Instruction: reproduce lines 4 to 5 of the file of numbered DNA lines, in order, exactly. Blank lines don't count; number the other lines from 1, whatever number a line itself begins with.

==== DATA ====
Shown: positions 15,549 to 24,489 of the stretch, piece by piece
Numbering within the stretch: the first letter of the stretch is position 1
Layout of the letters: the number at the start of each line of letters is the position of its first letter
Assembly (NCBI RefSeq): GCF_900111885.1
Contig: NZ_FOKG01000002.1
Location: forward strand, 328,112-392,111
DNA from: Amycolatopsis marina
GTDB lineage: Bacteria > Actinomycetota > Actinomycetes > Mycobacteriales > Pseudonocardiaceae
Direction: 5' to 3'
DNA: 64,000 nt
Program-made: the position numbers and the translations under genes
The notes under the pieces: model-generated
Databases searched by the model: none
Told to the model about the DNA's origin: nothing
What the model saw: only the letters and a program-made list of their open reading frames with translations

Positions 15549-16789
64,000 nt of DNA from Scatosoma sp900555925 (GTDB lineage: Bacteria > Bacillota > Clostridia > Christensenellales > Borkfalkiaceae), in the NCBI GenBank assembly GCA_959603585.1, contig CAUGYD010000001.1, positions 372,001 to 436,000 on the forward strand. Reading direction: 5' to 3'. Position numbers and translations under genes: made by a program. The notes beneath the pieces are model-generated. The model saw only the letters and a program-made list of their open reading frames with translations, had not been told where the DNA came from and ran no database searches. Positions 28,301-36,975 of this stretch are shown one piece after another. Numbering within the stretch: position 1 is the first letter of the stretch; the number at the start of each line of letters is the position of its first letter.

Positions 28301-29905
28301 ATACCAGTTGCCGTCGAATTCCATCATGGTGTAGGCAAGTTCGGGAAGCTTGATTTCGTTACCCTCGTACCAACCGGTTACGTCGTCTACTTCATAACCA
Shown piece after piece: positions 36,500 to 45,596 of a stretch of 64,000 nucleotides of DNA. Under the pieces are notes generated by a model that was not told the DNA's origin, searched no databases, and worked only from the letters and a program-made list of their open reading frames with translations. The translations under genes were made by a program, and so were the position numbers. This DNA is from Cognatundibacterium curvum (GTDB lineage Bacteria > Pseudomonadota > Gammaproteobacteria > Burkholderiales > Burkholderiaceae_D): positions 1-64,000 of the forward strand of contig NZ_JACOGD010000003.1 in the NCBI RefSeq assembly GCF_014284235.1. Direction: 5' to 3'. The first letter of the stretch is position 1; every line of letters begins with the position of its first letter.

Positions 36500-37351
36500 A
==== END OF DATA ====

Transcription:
Assembly (NCBI RefSeq): GCF_900111885.1
Contig: NZ_FOKG01000002.1